Australian bank hearing reveals growing danger of interest-only housing loans
17 October 2017
Disturbing evidence of the vulnerability of the Australian housing market and its major banks to a sudden shift in financial conditions and any rise in interest rates emerged in the hearings before a parliamentary committee last week.
Testimony given by Westpac chief executive Brian Hartzer revealed that half the bank’s $400 billion of outstanding home loans consists of interest-only mortgages. The figure for other three of the “big four” of Australian banks—ANZ, NAB and CBA—is 40 percent interest-only.
In an article for The Conversation, reposted by the Australian ABC, University of New South Wales economics professor Richard Holden wrote that while he was not normally a fan of parliament hauling in private sector executives and asking them questions, last Wednesday’s proceedings were “both useful and instructive.”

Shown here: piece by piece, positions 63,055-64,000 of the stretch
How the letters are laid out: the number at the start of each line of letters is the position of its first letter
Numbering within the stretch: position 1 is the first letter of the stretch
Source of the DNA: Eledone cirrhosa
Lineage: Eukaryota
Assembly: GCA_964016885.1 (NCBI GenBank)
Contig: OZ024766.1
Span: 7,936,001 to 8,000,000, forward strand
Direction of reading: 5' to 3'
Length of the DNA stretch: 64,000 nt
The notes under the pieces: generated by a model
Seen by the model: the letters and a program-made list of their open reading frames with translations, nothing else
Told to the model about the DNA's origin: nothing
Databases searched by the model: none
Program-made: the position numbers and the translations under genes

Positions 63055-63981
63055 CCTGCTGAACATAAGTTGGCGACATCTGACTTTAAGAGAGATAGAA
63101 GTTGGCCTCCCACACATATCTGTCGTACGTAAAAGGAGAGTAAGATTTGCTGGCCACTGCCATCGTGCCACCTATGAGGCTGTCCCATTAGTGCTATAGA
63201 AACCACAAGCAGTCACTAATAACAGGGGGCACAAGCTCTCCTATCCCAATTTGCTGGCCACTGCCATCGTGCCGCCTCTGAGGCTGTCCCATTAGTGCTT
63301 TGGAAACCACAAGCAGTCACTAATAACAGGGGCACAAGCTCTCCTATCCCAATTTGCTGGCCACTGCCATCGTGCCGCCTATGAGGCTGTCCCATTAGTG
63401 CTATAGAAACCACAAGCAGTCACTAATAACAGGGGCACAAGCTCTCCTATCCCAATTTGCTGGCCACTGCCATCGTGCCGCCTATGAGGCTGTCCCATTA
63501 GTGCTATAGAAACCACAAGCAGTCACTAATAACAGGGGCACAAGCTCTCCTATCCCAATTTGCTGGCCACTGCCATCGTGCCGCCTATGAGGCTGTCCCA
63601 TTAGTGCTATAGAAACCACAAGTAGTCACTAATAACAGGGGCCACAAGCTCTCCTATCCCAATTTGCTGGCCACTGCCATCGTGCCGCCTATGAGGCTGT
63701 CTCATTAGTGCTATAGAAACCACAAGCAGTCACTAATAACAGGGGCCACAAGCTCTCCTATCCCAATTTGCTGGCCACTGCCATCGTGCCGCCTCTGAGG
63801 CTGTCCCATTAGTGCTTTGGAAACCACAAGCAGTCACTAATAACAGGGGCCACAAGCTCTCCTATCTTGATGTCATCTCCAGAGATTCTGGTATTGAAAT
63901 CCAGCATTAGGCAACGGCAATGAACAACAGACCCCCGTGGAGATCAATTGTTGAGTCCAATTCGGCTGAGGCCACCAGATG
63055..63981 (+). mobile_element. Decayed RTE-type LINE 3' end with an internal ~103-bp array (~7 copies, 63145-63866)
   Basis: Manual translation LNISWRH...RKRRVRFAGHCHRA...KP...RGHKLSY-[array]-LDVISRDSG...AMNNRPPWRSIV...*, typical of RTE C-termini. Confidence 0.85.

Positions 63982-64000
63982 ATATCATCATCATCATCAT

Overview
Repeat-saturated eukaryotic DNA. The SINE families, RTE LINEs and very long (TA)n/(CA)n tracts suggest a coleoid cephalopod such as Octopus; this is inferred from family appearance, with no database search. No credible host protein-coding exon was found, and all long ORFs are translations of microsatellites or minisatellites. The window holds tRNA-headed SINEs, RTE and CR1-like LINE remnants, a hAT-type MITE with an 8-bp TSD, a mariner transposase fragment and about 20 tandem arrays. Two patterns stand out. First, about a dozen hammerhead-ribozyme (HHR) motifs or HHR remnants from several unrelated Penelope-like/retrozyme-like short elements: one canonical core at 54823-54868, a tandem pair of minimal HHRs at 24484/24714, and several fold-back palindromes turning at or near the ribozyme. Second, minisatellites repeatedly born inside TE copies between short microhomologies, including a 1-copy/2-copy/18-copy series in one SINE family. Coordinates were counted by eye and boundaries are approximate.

“And, to be perfectly frank, terrifying,” he added. Commenting on what he called the “startling level” of interest-only loans—that is, loans in which the borrower does not pay back any principal for a period up to five years—Holden noted what he called the “banal response” of the Westpac chief.
Questioned on the figure, Hartzer had told the House of Representatives standing committee on economics: “We don’t lend money to people who can’t pay it back. It doesn’t make sense for us to do so.”
But as Holden remarked: “Did it make sense for all those American mortgage lenders to lend to people on adjustable rates, low-doc loans, no-doc loans etc. before the global financial crisis?”
Holden also made a scathing comment on the testimony of the ANZ CEO, Shayne Elliott, who took the same line as his Westpac counterpart,…